EyeWorld Asia Pacific is the news and feature magazine of APACRS, KSCRS, and COS. EyeWorld Asia-Pacific serves as the premier publication for anterior segment surgeons in the Asia-Pacific region.
Issue link: http://digital.eyeworldap.org/i/766530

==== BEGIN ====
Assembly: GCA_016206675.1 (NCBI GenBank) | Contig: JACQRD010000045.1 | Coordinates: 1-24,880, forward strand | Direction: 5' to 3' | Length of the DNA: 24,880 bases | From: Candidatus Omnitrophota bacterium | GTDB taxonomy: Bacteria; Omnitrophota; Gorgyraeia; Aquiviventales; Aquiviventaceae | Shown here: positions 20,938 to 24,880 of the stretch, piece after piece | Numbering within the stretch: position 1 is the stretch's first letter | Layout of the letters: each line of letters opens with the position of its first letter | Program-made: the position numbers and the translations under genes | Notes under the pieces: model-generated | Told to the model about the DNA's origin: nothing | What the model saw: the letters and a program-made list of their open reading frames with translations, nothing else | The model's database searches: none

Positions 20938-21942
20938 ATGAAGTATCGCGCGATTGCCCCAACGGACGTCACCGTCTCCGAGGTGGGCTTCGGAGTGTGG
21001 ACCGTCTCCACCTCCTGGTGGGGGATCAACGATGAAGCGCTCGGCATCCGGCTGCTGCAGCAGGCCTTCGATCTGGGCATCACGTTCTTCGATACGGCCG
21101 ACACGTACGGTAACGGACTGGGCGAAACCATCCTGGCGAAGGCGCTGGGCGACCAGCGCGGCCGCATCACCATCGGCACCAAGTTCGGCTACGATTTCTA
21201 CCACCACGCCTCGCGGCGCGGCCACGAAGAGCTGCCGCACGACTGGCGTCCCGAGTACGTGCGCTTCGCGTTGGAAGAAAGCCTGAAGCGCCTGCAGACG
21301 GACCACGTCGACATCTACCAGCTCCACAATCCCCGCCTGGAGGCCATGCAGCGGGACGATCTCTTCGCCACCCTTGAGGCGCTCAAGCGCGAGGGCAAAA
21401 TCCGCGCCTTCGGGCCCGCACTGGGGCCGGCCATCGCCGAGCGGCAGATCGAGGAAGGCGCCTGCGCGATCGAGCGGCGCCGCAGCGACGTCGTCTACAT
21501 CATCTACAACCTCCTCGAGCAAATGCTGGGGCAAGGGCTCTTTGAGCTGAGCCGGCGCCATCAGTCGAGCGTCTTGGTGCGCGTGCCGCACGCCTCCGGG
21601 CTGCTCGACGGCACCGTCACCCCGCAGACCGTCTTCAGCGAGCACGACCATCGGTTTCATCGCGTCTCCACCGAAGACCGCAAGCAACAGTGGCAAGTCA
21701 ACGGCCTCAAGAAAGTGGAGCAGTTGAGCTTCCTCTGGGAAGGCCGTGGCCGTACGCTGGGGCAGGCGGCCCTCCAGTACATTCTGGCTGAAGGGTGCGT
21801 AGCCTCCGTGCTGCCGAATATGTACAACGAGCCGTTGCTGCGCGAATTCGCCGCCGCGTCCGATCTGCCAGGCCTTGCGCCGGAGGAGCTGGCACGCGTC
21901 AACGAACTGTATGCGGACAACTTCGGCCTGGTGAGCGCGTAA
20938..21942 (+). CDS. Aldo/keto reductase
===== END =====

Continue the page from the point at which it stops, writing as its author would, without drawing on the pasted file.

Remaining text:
December 2016 EWAP NEWS & OPINION 65 Categories of blindness Source: János Németh, MD New plan to reduce global visual impairment by 25% within 5 years by Stefanie Petrou Binder, MD EyeWorld Contributing Writer Global action plan targets avoidable blindness in Europe and around the world v isual impairment and blindness are still significant global health issues; however, an initiative is putting steps in place to root out avoidable blindness on a worldwide scale. Universal Eye Health: A global action plan 2014–2019 (www. who.int/blindness/actionplan) was endorsed by the World Health Assembly in 2013 to reduce the global prevalence of avoidable visual impairment by 25% by 2019, and provide universal access to comprehensive eyecare services for the visually impaired. EyeWorld spoke to János Németh, MD, professor, Department of Ophthalmology, Semmelweis University, Faculty of Medicine, Budapest, Hungary, and chair of the International Agency for the Prevention of Blindness (IAPB) Europe, who organized the first European regional global action plan (GAP) meeting in 2015, about the European survey outcomes to date. Global statistics The World Health Organization (WHO) estimates that 285 million people suffered from visual impairments in 2010, which included 39 million cases of blindness. Experts think that 80% of blindness can be avoided through preventive measures, diagnosis, and timely treatment. Study estimates 1 have shown that 42% of global visual impairment results from uncorrected refractive errors and 33% from cataract, with glaucoma (2%), corneal opacities (1%), diabetic retinopathy (1%), childhood blindness (1%), AMD (1%), trachoma (1%), and other causes (18%) making up the remainder. Furthermore, more than half of global blindness is caused by cataract (51%) alone. Other causes are glaucoma (8%), diabetic retinopathy (1%), AMD (5%), uncorrected refractive error (3%), trachoma (3%), childhood blindness (4%), corneal opacities (4%), and others (21%). "The high prevalence of visual impairment and blindness on a worldwide scale shows the importance of developing a global action plan in which trained surgeons and staff help treat the avoidable causes of visual impairment, like cataracts and refractive errors," Dr. Németh said. "Although most of the blind and visually impaired live in developing or low-income countries, we should not forget that blindness is an important health issue in Europe as well. Diabetic retinopathy, although seen to represent only 1% of visual impairment in 2010, should be highlighted because due to our aging population, the number of diabetic patients will increase in the next 10 to 20 years." GAP GAP focuses on three main objectives: evidence-based advocacy, a health system-based approach for strengthening comprehensive eyecare, and a multisectoral engagement approach fostering effective partnerships. Dr. Németh explained, "Each of the three objectives has specific actions and a set of measurable indicators to chart progress. Data collection in Europe is an important source of information that will be used for planning purposes and advocacy. GAP aims to generate evidence on the magnitude and causes of visual impairment and use it to advocate increased commitment from countries. It will develop integrated national eye health policies, plans and programs for enhancing universal eye health and strengthen eye health through multisectoral engagement and building of effective partnerships." The global action plan measures progress at the national level using three main indicators: data reflecting the prevalence and causes of visual impairment; information on the number and types of eyecare personnel, such as ophthalmologists, optometrists, and allied ophthalmic personnel (AOP); and the nature of local cataract surgical service delivery, including the cataract surgical rate and the extent of cataract surgical coverage. Regional initiatives Dr. Németh organized the first European regional GAP meeting in June 2015 in Vienna, Austria, with the IAPB European Region and in cooperation with the European Society of Ophthalmology (SOE), the International Council of Ophthalmology (ICO), and WHO. The IAPB "Europe Towards Universal Eye Health" GAP meeting also included 21 presidents and representatives from national ophthalmologic societies. "The meeting allowed the 54.6% 21.2% 24.2% Treatable Preventable Non-avoidable Avoidable continued on page 66